An introduction to 5G service-based architecture
5G brings transformational changes to the core network with a modular and cloud-native approach. One key advancement is that it upgrades the traditional telco architecture to Service-Based Architecture (SBA), enabling more flexible service development.
Introduced to improve the modularity of the network system, SBA lets network elements or network functions (NFs) in 5G communicate with each other over a service-based interface. It allows the decoupling of NFs with more precise functionalities. Each NF provides a set of services to another NF in the SBA. These NFs communicate with each other using a more open REST-based interface rather than traditional telco protocols such as Diameter.
What does this integral change in network architecture mean for telcos?
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The SBA offers a host of benefits, including:
- Deploys as containers orchestrated by Kubernetes, allowing the core to run on non-proprietary infrastructure
- Lets new software vendors plug-and-play their NFs for a best of breeds approach
- Enables network slicing, with dynamic and efficient resource utilization
- Simplifies operations using application programming interface (APIs)
- Leverages the use of harmonized protocols such as HTTP/2 and its well-developed security mechanisms
- Facilitates seamless integration of third-party applications with the core network
How network functions communicate in SBA
Every NF in the SBA acts as a service producer and a service consumer for each NF. All NFs communicate with each other using one of two mechanisms:
- Request-response mechanism: here, a consumer NF requests a producer NF for services over HTTP/2 request, and the producer NF complies.
- Subscribe-notify mechanism: a consumer NF subscribes to certain events of the producer NF, and the producer NF notifies the consumer NF once the particular event occurs.
The Network Repository Function — a standalone NF — acts as a unified NF repository and an internal mediator between NFs for operations such as discovery and status tracking of NF instances. For instance, if the Access and Mobility Function (AMF) wants to communicate with the Session Management Function (SMF) to establish a data session, and needs certain information about the SMF (including NF type, FQDN/IP address, endpoint information, services supported, and more) to ensure its communication with the SMF is seamless, it requests this information from the NRF. The NRF responds with the required data, facilitating smooth communication between the two.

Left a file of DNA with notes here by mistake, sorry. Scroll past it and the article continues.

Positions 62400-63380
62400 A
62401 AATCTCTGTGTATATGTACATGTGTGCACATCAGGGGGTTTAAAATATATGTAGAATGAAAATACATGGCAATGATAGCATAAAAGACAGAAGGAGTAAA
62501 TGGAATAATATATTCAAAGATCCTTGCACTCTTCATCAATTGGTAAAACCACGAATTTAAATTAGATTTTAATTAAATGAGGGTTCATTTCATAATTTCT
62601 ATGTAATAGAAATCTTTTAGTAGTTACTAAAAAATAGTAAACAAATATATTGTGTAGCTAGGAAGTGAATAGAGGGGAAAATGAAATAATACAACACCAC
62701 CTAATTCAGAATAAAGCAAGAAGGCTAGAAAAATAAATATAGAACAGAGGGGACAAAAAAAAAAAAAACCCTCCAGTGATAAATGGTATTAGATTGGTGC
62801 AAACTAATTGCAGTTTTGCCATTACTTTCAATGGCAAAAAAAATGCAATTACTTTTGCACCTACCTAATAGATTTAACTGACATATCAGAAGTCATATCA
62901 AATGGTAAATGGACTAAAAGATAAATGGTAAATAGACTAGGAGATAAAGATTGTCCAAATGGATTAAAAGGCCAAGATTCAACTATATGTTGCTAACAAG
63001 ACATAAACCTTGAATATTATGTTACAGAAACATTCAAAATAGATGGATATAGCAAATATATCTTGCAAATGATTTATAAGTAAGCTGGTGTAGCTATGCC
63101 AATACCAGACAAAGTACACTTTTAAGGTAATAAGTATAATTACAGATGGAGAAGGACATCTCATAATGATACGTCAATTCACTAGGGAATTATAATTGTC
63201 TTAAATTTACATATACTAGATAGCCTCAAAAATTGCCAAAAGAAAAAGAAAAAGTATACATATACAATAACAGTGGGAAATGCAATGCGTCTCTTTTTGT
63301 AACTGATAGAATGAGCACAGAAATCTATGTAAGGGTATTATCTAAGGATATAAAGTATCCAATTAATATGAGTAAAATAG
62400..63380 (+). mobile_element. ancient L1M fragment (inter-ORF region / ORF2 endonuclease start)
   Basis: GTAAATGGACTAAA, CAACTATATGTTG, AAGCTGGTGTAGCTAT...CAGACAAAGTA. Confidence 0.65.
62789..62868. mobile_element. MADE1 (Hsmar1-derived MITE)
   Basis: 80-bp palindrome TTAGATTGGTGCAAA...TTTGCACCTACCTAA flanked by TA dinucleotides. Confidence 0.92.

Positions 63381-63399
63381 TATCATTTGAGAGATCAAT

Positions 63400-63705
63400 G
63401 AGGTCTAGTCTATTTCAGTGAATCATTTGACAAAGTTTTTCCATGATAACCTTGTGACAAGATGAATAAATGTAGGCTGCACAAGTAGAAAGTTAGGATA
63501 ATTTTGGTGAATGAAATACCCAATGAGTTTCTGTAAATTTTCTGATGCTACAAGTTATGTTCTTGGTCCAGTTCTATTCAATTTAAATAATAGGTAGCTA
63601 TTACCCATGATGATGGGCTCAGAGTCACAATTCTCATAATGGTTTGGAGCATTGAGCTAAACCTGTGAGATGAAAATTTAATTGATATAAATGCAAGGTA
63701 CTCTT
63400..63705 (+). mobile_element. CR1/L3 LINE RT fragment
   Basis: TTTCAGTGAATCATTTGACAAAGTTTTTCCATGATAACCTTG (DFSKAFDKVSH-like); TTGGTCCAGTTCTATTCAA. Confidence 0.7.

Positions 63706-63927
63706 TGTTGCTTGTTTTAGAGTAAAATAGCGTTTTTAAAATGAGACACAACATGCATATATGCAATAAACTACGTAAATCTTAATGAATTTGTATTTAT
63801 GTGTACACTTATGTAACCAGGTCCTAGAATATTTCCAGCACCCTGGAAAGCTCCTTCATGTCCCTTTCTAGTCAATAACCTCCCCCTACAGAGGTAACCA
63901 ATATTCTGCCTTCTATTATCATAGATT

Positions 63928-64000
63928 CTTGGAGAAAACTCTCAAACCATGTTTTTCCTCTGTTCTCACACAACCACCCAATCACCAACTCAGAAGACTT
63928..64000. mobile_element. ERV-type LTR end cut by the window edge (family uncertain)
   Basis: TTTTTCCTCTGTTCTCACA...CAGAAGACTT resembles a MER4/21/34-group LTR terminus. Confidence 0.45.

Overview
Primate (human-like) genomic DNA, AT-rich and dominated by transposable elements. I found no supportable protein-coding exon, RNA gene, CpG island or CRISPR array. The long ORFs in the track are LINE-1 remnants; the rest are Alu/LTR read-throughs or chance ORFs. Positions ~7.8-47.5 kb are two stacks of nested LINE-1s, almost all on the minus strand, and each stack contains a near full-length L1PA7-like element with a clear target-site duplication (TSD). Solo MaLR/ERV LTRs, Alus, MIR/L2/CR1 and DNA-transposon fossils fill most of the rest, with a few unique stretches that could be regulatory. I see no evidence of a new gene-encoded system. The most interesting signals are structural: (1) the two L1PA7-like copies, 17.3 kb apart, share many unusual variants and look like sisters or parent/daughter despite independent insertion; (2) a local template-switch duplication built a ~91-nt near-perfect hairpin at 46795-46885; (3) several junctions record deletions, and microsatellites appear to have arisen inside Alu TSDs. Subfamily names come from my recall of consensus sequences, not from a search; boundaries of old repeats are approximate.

The SBA provides an underlying REST-based stateless transaction framework for previously stateful services.
From the development standpoint, interfaces (APIs) for SBA are defined with Interface Definition Language (IDL). The interface definitions are written using YAML, and are language- and platform-independent, reducing development time and effort. They are utilized by the producer NF and consumer NF to ensure that communication between them is standardized and harmonized.
The full potential of 5G SBA
5G SBA allows any third-party application, referred by 3GPP as Application Function (AF), to interact with 5G NFs in a secured manner. Another NF — Network Exposure Function (NEF) — acts as a mediator for external communication. For example, the AF will subscribe to AMF events via NEF, the AMF will notify the NEF once the event occurs, and the NEF will then notify the AF. This is vital in enabling several next-gen use cases such as precise indoor navigation for complex buildings such as airports, train stations, hospitals, malls, trade shows, offices, industrial areas, and more.
A 5G standalone (5G-SA) network will leverage the full potential of service-based architecture, elevating the consumer’s mobile network experience while also opening a host of monetization and partnership opportunities for MNOs.
How Alepo can accelerate your 5G journey
With its vast experience in automation and digital transformation, Alepo designs advanced 5G Core and digital BSS solutions that ensure modern, flexible, secured, and operationally efficient deployments.
Alepo’s 5G Converged Core supports 4G, 5G Non-Standalone (NSA), as well as 5G SA deployments. Along with Alepo’s 5G core network functions, it provides key components of the 5G core, including subscriber data management, policy control, and charging, AUSF, UDM+HSS, UDR, PCF+PCRF, and more.
The Converged Core employs cloud- and PaaS-agnostic microservices-based software architecture and supports flexible deployment models such as public, private, and hybrid. It also supports both containerized (using Docker) as well as VNF-based deployments, facilitating matured, integrated, and robust 5G implementation at the application, infrastructural, and process levels.
Originally published on Alepo Blog.